I would not say I am a Linux person, we I used Linux only for penetration testing purpose. However, I very much like the idea of open source and complete control over the system that is running. Since more than malware analysis and penetration testing, I started using computers because I like programming. So I was always interested to see the source code of kernel and other software. I started using Linux from Red Hat 7. I tried using FreeBSD and OpenBSD but didn't actively follow that, most probably the complexity was setting up drivers for my dial-up modems. No virtualization on those days, to try up.

Now I am fully into FreeBSD because, I have been hearning alot on the rock solid thing and I really like the documentation. How many times I struggled in Linux world, for various reasons.

Now my idea is to learn how to look into the FreeBSD kernel, understand the FreeBSD internals (esp from working and administration perspective). If I can, then would like to create tools and do bug fixes.

and obviously since i am coming from security, i would to learn and contribute to security in FreeBSD.

And the most of the things you mentioned, I agree. I am not a Kali linux guy, who uses tools. I am more like a gentoo linux guy, who loves to compile and create things in C and assembly.

I hope i have made things clear.

Deleted member 30996

I'm a proponent of the Empirical Paradigm, preferring to get my hands on it to to see what makes things happen as opposed to reading about it. Unless it's something I need to study first to grasp the concept of.

I never got past the part about Ken Thompson in the front of The OpenSolaris Bible before I had a box set up to work with. I had to reference it once or twice but had OpenInidana, OpenSolaris and Solaris SysV boxen. Not to mention a perfectly good copy of The OpenSolaris Bible I've never read.

I do have a Kali Linux 2021.2 box on metal. I have several FreeBSD laptops and found room for Kali on one of them. Especially since Kali has Firewalk, which is no longer available in the ports tree:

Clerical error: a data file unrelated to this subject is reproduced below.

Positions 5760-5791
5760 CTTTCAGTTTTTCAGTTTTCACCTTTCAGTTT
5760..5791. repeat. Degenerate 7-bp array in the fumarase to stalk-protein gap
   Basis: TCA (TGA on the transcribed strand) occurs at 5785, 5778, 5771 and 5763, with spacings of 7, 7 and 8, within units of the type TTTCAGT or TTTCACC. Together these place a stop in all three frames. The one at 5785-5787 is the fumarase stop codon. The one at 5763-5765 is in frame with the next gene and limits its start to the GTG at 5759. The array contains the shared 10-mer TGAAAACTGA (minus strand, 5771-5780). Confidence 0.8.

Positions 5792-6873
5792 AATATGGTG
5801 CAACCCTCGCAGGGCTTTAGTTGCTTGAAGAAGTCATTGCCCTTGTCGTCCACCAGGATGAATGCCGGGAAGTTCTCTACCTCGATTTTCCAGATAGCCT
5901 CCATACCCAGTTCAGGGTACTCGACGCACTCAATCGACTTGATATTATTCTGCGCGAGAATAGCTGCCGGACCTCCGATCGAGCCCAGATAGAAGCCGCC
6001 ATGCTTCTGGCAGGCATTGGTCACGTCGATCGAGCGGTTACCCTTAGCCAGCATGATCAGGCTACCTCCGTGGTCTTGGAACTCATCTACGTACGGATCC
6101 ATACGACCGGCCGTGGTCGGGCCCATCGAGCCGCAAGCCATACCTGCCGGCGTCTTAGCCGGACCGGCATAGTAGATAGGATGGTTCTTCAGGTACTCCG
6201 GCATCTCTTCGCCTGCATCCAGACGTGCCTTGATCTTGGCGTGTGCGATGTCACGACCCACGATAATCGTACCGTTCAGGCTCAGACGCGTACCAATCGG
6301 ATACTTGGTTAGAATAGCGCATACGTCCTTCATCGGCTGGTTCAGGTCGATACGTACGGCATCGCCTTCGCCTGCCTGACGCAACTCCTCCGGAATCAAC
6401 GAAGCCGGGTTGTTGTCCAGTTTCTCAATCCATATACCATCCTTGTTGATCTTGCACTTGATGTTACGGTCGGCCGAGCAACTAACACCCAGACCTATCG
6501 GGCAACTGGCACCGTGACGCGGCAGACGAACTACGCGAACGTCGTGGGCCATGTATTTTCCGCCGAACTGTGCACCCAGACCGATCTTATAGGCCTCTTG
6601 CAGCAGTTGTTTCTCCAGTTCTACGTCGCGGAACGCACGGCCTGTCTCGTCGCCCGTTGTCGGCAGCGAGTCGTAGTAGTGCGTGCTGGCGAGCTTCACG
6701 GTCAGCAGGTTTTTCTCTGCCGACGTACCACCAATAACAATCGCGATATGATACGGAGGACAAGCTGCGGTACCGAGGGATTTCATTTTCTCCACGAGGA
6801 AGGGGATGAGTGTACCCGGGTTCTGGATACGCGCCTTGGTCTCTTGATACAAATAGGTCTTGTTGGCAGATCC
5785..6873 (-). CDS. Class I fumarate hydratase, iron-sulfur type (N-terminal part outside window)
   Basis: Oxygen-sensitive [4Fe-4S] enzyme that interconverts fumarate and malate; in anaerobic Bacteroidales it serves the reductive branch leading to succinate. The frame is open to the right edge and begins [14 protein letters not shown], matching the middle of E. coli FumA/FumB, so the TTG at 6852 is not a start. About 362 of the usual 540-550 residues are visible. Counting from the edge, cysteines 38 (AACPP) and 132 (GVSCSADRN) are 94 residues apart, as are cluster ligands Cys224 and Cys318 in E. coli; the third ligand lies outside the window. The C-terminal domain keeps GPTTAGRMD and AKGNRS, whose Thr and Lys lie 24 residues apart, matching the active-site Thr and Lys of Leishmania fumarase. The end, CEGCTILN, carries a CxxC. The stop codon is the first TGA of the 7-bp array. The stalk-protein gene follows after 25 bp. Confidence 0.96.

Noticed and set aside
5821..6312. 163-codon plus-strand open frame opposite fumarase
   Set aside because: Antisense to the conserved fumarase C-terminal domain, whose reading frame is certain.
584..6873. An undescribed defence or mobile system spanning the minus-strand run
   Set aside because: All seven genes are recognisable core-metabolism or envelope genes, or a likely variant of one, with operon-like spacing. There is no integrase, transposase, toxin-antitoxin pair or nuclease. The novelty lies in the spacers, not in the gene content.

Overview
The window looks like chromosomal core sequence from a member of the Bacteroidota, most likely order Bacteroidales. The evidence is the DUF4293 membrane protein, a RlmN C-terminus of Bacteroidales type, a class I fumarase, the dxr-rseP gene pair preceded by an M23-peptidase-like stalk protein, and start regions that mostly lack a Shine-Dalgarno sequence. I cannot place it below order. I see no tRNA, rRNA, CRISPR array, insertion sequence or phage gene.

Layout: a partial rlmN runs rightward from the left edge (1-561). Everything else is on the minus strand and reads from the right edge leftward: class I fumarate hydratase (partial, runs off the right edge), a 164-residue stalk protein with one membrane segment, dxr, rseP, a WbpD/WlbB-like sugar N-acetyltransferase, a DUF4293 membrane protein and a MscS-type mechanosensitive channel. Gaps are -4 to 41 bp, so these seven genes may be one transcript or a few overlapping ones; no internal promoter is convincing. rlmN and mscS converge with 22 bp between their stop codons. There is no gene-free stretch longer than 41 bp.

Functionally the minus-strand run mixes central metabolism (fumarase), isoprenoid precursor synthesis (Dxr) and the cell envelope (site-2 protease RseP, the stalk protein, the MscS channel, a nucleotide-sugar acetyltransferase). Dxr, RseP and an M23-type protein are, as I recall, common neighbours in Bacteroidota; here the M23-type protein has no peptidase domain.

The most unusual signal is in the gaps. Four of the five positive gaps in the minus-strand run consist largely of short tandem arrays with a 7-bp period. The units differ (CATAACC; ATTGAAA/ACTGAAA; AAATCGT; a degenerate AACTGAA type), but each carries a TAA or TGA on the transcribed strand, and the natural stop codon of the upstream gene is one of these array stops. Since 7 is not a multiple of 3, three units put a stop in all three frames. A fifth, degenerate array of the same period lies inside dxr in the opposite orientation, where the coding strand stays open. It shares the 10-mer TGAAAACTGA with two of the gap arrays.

For reference purposes of my wallpaper only. :rolleyes:

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hardworkingnewbie : you might want to post screenshots, rather than use tags for embedded media... This was actually discussed in the Music Thread since Thursday:
In fact, I started programming from MS DOS 4.01. I am familiar with OllyDBg, IDA static analysis and reverse engineering.
Another one to try is devel/radare2. It is basically like a TUI version of OllyDbg. It works on Windows, Linux and FreeBSD. I actually made the original port a while back when the tool was a *lot* simpler.

It now also supports patching binaries (My favorite feature of OllyDbg) so you don't need to hack at the binary with a separate hex editor any more ;).

My main use for it is NOP'ing out DRM (mainly cracking Unity3D for Linux and BX Pro) but I am sure there are more legitimate uses too!

(There is also devel/ghidra but I find it overrated)
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thank you all.

Yes, Ollydbg is a wonderful tool to use. I think the tool was long stopped in development. Esp, when it comes to binaries written for x64, the latest x32dbg and x64dbg are used widely. Still the same interface like Olly but with lot more functionalities. Like in-memory patching; etc. I am not sure if it is available in FreeBSD.

Thanks for DMFR grahamperrin. I shall look into this.

I have not used radare2, but most of the time I use IDA Free (earlier versions) and mostly get into dynamic analysis using debugger.

I am very much interested to learn FreeBSD (esp the kernel and userspace) from performance and security perspective. thank you everyone for the guidance.

Why not, I might build a FreeBSD based OS used for security engineers. Sorry, if this was too much :).
Why not, I might build a FreeBSD based OS used for security engineers.
Release script in section 7.1.1 is a good place to start.
After mastering release.sh you will want to add packages to your image. Skip ahead to our appliance builders.

Learning make.conf and src.conf and kernel slimming you can get some very small images.
Starting at 100 Megabytes for the most bare basic image.